So who did kill the Princes in the tower? Sunday’s penultimate episode of The White Queen did a good job of considering all the likely suspects.
Ricardians will be delighted that Richard received a TV absolution – no real evidence here then, according to Phillipa Gregory, although his meddling wife Anne may have been responsible for 500 plus years of bad press.
Sadly I have to admit that pious Lady Margaret Beaufort and her slippery husband Lord Stanley are looking none to innocent, which brings me circuitously to another Neville sister, Katherine.
Katherine, named for her father’s sister, Katherine, Duchess of Norfolk, was born during the 1430s and was first married to William Bonville, Lord Harrington in 1458. This marriage proved to be a short one as Lord Harrington was killed at the Battle of Wakefield in 1460 along with the Duke of York and Katherine’s brother Thomas. Her father, the Earl of Salisbury, was executed at Pontefract the day after the battle. Katherine’s daughter Cecily was born after Harrington’s death.
Katherine’s second marriage to Edward IV’s friend William Hastings was most probably arranged for her by her brother Warwick.
During these difficult times large landowners such as Hastings had to box clever, but there was never really any doubt as to where William’s loyalties lie. In 1461 he joined Edward’s campaign to take the throne for which he was created Baron Hastings of Hastings, and later chamberlain. Hastings fought at Barnet, the battle that saw the fall of Warwick, and again at Tewkesbury, where Margaret of Anjou was defeated.
Just how happy Katherine’s second marriage was is difficult to assess. The couple had five children that survived infancy, a relatively small family by the standards of the day, probably because Hastings was frequently absent from the marital bed, for various reasons! As Edward’s right hand man and best buddy, William, like his king, was a notorious womaniser.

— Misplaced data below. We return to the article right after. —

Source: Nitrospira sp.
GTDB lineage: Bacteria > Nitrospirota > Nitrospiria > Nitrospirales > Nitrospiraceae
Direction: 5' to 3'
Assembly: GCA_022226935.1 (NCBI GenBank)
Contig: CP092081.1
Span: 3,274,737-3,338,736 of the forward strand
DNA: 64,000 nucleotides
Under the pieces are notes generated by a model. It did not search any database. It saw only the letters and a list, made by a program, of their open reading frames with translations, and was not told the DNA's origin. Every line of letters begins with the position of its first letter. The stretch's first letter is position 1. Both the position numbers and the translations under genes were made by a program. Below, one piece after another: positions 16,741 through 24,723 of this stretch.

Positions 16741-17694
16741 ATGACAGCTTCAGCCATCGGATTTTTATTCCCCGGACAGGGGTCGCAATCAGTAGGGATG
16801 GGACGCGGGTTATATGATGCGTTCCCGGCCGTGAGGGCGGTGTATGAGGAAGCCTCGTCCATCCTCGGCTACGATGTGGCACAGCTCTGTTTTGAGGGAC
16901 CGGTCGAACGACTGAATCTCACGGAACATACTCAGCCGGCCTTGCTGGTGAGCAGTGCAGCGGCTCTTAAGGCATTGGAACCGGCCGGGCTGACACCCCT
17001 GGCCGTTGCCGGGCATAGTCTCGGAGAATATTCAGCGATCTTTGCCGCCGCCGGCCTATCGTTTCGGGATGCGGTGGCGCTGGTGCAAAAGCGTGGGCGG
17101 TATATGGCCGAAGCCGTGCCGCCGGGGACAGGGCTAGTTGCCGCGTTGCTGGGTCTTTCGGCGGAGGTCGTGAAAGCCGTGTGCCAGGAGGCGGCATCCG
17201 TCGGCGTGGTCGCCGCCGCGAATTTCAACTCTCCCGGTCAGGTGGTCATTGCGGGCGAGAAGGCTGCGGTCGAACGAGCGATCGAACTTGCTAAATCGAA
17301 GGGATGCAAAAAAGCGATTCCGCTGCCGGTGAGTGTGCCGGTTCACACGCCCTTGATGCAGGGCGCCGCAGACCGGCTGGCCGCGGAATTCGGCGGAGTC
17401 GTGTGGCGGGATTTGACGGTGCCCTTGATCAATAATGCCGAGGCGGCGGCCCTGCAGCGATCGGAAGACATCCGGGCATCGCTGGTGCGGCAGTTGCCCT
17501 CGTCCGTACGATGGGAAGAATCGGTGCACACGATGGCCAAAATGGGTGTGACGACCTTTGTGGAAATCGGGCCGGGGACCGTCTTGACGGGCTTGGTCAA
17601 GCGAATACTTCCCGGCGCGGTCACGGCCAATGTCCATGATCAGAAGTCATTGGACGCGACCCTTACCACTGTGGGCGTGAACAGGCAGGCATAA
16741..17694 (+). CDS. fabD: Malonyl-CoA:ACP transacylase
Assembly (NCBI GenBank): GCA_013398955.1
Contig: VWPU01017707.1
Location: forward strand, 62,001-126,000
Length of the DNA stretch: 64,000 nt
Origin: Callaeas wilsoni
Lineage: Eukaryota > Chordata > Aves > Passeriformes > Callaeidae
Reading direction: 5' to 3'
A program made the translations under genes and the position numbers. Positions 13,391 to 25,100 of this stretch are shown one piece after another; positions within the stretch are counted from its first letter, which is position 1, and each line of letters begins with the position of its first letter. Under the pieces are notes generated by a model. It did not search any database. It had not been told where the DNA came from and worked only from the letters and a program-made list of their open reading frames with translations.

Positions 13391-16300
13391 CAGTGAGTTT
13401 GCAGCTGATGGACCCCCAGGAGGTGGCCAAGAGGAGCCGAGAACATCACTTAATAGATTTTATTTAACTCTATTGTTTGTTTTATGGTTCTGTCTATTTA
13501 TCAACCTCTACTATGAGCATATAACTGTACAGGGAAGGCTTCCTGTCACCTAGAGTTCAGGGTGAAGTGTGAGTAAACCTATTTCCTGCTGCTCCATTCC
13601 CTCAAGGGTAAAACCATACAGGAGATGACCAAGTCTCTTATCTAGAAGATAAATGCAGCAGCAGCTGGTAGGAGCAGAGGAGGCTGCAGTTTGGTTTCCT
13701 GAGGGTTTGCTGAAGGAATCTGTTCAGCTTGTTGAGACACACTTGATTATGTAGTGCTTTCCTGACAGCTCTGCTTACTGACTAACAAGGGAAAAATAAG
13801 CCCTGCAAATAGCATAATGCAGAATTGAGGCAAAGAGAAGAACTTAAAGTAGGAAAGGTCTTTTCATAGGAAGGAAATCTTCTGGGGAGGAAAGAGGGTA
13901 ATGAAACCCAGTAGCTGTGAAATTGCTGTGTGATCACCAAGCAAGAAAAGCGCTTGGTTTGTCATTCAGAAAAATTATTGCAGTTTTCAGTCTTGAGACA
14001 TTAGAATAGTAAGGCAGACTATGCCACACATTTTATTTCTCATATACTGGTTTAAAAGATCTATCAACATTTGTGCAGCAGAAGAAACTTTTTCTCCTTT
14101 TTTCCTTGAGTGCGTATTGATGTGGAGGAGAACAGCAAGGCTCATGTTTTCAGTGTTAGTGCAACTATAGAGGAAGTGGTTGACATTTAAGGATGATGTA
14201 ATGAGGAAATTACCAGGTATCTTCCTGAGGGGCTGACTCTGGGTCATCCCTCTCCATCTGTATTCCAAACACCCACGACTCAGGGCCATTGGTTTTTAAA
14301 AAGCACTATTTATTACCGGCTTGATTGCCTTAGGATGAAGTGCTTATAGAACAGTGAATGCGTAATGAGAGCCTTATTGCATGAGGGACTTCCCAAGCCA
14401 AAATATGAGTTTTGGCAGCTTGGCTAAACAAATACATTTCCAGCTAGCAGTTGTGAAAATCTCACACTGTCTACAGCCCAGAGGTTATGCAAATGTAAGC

But actually no one had a bad word to say against William – well, apart from Elizabeth Woodville who was not overly keen on him as she suspected he encouraged the king in his licentious ways. But everyone else thought he was a good bloke. So where did it all go wrong?
Hastings and the slippery Stanley were all for crowning the young prince, King Edward V. When Richard imprisoned the boys and their uncle, Earl Rivers, Hastings and Stanley apparently accepted his explanation that Elizabeth Woodville was being obstructive. But then Richard had Hastings, Stanley and others he suspected of conspiracy, seized in the Council chamber. Stanley escaped with a minor injury – well he would, wouldn’t he – but Hastings was beheaded without the formality of a trial.
How did these events impact upon Katherine? Well, she never married again, for one thing. And she lost much of the land Edward IV had given to his loyal servant. However, when Henry VII took the throne, Katherine and her son had some of their property returned. Unfortunately for Katherine her recovered estates included tenants who were slow to pay their rents and she in turn frequently found herself in debt.
Katherine died at the beginning of 1504. In her will dated November 22, 1503 she stated her wish to be buried ‘in our Lady Chappell within the parish church of Ashby de la Zouch, between the image of our Lady and the place assigned for the vicar’s grave.’